Heroes of the Zeroes is Nick Rogers’ daily, alphabetical look back at the 365 best films of 2000 to 2009.

Chicago leaped out of the gate with such brio and razzmatazz into its pastiche of singing, dancing and pitch-perfect performances that it had nothing on its mind other than astounding entertainment.

Sure, it could be argued that Rob Marshall’s spot-on 2002 adaptation of the John Kander & Fred Ebb musical jabs at the get-out-of-jail-free passes enjoyed by — and media love lavished upon — catty celebrities. But Chicago simply is too effervescent with sex, murder, music and all that jazz for dour commentary — precisely why some ballyhooed it for winning the Best Picture Oscar over Gangs of New York or The Pianist.

Still, this is an irresistibly hyperactive story of Roxie Hart (Renee Zellweger), who guns down her lover, displaces Velma Kelly (Oscar winner Catherine Zeta-Jones) as Chicago’s favorite femme fatale and becomes a star case for ladies’-man lawyer Billy Flynn (Richard Gere).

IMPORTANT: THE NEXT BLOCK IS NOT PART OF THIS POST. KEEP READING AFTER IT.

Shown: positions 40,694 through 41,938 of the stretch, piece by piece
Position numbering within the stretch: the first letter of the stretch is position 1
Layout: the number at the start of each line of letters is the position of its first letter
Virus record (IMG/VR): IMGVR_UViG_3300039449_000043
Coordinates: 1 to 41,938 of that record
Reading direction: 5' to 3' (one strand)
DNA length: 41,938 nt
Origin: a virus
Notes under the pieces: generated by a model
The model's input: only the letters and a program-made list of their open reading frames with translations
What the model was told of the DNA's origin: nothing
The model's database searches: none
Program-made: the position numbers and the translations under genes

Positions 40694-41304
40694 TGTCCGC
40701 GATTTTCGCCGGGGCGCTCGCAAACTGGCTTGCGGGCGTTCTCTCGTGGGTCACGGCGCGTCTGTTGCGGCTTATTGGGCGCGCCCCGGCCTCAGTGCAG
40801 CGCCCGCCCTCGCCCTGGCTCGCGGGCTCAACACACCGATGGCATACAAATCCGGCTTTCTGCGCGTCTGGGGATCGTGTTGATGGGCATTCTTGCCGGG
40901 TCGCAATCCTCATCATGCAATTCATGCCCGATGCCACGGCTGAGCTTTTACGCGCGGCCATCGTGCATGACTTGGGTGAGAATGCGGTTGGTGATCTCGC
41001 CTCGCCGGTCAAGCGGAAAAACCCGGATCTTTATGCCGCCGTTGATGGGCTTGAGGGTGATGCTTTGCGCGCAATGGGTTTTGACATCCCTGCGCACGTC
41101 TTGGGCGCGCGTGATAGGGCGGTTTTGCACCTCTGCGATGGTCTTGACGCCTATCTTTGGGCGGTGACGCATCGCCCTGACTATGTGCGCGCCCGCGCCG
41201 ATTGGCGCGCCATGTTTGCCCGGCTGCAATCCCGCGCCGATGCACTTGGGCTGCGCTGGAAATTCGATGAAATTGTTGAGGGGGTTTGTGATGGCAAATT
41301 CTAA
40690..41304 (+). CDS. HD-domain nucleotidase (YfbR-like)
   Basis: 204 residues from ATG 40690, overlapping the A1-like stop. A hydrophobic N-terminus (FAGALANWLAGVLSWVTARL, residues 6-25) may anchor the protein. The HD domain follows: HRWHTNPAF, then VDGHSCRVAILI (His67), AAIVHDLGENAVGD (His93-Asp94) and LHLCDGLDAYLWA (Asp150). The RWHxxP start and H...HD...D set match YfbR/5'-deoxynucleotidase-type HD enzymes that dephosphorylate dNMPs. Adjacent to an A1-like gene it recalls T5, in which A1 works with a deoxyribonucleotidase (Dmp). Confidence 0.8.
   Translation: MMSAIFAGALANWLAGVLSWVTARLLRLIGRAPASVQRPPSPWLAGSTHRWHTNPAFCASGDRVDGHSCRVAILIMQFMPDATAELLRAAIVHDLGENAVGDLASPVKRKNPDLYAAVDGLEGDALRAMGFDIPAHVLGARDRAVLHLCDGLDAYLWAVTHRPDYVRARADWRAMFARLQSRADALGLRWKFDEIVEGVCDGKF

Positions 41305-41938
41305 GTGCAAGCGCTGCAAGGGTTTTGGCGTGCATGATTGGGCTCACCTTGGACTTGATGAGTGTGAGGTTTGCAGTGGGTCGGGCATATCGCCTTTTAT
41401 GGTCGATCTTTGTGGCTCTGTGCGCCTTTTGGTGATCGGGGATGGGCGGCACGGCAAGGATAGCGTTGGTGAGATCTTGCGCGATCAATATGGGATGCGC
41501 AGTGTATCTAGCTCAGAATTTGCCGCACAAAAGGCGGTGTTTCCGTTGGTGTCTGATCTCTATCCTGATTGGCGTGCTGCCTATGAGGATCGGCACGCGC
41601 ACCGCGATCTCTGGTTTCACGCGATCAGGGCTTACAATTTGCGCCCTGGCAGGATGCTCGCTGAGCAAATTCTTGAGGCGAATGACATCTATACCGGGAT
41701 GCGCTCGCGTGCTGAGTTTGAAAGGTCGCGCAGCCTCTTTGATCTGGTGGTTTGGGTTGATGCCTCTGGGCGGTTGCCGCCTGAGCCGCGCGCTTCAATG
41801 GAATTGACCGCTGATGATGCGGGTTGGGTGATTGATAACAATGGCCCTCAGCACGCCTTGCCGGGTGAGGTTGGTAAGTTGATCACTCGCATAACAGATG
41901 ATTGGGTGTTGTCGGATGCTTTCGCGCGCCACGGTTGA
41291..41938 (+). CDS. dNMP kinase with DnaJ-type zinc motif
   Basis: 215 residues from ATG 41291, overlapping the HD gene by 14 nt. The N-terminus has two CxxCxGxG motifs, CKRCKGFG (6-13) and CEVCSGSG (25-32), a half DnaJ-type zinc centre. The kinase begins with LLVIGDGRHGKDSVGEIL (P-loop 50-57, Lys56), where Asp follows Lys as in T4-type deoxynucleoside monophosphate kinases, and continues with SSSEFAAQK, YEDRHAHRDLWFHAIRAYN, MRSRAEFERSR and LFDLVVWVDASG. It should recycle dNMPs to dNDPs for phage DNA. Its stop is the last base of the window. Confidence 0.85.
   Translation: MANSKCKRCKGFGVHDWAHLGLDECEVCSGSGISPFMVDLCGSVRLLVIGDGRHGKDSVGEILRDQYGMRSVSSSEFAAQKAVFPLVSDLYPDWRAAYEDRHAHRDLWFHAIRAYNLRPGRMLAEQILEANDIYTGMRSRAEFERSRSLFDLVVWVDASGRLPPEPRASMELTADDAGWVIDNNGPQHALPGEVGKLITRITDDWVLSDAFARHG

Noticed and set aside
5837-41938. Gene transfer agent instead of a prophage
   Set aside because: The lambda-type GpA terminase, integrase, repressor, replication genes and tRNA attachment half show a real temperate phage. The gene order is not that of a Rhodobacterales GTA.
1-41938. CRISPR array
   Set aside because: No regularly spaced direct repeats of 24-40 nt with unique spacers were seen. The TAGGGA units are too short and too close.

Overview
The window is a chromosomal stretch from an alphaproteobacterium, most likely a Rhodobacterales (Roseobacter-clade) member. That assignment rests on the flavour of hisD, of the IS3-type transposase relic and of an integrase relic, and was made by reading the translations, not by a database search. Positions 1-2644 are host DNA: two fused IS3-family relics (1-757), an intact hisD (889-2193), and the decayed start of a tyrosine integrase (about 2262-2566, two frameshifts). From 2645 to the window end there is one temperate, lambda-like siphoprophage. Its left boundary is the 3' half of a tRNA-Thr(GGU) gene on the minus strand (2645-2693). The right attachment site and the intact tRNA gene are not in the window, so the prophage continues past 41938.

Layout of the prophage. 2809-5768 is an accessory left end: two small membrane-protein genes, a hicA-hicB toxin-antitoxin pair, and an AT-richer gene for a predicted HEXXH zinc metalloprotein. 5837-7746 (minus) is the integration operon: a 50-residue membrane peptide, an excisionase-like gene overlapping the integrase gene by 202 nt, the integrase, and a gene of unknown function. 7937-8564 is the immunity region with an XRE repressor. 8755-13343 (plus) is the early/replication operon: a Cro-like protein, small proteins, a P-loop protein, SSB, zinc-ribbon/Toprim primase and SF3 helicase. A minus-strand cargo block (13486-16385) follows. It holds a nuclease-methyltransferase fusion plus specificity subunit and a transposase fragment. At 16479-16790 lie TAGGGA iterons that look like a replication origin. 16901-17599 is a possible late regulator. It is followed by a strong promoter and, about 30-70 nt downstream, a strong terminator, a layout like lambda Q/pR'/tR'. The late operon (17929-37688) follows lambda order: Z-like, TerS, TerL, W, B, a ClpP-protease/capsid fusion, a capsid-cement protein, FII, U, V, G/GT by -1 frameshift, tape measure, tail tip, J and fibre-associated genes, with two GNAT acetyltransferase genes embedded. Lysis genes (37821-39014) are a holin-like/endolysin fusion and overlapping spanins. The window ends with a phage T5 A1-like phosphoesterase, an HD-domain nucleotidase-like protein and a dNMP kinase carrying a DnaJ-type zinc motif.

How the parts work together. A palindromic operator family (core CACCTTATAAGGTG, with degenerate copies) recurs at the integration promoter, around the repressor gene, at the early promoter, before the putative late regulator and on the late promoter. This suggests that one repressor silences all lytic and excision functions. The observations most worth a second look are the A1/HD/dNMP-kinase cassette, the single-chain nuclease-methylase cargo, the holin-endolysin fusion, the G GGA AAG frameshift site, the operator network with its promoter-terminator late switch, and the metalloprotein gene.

Instead of throwing everything at the screen and seeing what sticks, Bill Condon’s screenplay intoxicates like a glitzy, glamorous neon narcotic.

And Zeta-Jones might have won the little gold man, but Gere’s the one at whom to marvel here — capping what was an exceptional comeback year for him (The Mothman Prophecies and Unfaithful). Possessed with energy he rarely shows, each of Gere’s numbers is spectacular and his exit line perfectly delivered.

Freed from the flab that sags so many stage-to-screen adaptations of musicals, Chicago is the rare film that earned applause from its movie audience — luminescent and endlessly entertaining, plain and simple.